City Council members approved the settlement Monday night. Negotiations, which Law Director Pat Riley called, “long, protracted and difficult” began in April and concluded last month. The settlement involved 11 demolition contracts, valued at $164,675, that were awarded to Lorain contractor Don Buchs between April 2005 and March 2008 during the administrations of Mayors Craig Foltin and Tony Krasienko.
The federal taxpayer money for Lorain’s Community and Economic Development Department came from the U.S. Department of Housing and Urban Development’s Community Development Block Grant program. The investigation led to the resignation last month of Howard Goldberg, Lorain’s community renewal director.
In a March 2008 Board of Control meeting, Krasienko asked Goldberg if competitive bidding had been done before one of the contracts was awarded to Buchs. Goldberg said no because the city got a “package deal,” according to Board of Control minutes. Neither Buchs nor Goldberg have been charged with any wrongdoing although police and city workers raided one of Buchs’ properties in June seeking evidence of possible illegal dumping.
In November emails to the city, Zachary Simonoff, Goldberg’s attorney, said Goldberg was following the orders of Sandy Prudoff, the disgraced former department director, when he awarded the contracts.
Simonoff wrote that Goldberg testified before a federal grand jury against Prudoff who is serving two years imprisonment on federal corruption charges after being sentenced in August.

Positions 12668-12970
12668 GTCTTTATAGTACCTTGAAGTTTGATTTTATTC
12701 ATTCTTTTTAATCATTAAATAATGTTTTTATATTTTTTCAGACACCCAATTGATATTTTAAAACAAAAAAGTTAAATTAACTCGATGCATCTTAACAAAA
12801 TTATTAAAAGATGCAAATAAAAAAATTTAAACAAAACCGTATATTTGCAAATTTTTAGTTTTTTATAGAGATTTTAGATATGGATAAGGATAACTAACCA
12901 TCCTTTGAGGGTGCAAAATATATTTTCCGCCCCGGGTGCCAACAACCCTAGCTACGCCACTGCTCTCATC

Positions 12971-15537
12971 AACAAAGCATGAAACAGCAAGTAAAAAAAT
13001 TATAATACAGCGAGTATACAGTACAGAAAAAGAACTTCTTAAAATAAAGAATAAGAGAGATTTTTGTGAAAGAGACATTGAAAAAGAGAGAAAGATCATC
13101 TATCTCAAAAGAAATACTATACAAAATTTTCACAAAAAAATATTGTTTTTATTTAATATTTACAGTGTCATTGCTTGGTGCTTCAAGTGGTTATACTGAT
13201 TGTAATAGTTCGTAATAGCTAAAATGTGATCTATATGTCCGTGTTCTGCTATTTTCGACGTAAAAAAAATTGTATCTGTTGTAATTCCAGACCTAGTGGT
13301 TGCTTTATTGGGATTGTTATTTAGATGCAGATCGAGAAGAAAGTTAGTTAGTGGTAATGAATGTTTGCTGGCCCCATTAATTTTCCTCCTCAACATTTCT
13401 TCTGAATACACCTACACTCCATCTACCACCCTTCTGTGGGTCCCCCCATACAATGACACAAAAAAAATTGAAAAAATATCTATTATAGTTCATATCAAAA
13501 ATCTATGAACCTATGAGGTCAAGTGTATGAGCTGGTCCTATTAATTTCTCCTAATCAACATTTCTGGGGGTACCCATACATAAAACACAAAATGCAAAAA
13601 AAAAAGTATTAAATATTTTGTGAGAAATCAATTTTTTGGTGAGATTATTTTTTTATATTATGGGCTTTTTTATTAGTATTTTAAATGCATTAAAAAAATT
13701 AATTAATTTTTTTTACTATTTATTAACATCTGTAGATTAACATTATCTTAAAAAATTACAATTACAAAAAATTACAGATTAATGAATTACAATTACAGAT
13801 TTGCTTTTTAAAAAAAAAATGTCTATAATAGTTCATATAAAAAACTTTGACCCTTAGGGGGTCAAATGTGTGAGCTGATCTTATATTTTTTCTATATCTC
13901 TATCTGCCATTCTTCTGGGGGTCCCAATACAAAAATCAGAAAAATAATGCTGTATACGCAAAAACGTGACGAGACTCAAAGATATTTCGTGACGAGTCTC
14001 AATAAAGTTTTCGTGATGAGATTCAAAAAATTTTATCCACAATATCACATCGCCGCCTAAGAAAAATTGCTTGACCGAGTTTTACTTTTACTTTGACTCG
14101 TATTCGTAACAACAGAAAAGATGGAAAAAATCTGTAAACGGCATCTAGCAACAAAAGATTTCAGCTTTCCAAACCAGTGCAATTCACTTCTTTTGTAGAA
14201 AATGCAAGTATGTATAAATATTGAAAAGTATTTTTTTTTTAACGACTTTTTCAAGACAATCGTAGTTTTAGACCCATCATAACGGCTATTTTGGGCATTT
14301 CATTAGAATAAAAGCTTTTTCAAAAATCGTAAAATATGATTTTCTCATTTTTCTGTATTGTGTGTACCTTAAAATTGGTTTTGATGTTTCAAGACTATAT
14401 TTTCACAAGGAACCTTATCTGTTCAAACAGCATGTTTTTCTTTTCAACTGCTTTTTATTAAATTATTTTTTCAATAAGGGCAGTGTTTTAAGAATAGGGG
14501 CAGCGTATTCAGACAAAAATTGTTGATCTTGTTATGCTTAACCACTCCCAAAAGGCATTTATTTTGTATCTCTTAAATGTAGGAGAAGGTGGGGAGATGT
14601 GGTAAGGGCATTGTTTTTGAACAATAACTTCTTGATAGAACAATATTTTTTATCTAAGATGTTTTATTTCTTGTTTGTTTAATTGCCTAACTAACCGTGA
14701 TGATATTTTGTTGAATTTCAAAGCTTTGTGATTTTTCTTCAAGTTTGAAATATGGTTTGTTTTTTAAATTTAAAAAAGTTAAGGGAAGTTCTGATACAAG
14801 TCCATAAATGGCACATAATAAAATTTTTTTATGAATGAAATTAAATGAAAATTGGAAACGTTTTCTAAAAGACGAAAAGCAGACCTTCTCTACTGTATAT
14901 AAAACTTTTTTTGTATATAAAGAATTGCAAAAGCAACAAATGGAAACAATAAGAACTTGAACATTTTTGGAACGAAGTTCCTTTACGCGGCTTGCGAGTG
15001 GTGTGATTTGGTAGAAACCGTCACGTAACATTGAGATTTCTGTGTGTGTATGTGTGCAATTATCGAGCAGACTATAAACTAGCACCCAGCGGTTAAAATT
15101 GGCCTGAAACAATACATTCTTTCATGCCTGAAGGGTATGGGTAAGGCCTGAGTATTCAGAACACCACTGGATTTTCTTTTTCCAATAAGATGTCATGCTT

The U.S. Attorney’s Office of Northern Ohio, which negotiated for HUD, had sought $615,000, according to Riley. He said he stressed the bigger the financial penalty, the more it would hurt Lorain residents who had nothing to do with the contract awards. The settlement will be paid out in four installments between now and January 2015 to minimize the damage to Lorain’s anti-blight efforts.
Riley said he’s satisfied he got the best deal he could for the city, but the settlement is bittersweet given the limited amount of money Lorain has to deal with blight. Lorain, which has a far higher foreclosure rate than the rest of Ohio or the nation, has been on fiscal watch by the state since 2002.
“These are dollars which are very important to the city as it goes about remedying some of the problems it has in its neighborhoods,” Riley said. “We’ll have to find other ways to get accomplished what we need to get done in this city without these dollars.”
Contact Evan Goodenow at 329-7129 or firstname.lastname@example.org.